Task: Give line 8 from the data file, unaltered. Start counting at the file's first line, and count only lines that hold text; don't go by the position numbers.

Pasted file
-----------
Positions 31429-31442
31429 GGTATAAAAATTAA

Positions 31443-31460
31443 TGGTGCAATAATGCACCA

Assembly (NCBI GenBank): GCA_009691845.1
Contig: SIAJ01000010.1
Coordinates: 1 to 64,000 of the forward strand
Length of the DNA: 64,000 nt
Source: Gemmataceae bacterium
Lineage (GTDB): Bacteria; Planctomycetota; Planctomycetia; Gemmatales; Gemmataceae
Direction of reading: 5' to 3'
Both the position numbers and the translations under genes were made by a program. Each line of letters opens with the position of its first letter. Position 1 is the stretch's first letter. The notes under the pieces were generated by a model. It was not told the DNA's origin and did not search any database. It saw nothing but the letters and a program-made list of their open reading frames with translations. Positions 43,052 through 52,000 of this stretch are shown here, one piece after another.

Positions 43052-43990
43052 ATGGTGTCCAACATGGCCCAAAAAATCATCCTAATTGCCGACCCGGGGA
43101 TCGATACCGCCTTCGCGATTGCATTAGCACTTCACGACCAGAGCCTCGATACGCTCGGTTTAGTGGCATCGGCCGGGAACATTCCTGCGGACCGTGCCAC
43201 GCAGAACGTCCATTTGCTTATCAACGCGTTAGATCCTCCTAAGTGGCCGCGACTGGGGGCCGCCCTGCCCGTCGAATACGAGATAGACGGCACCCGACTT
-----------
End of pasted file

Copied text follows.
Length of the DNA: 64,000 nt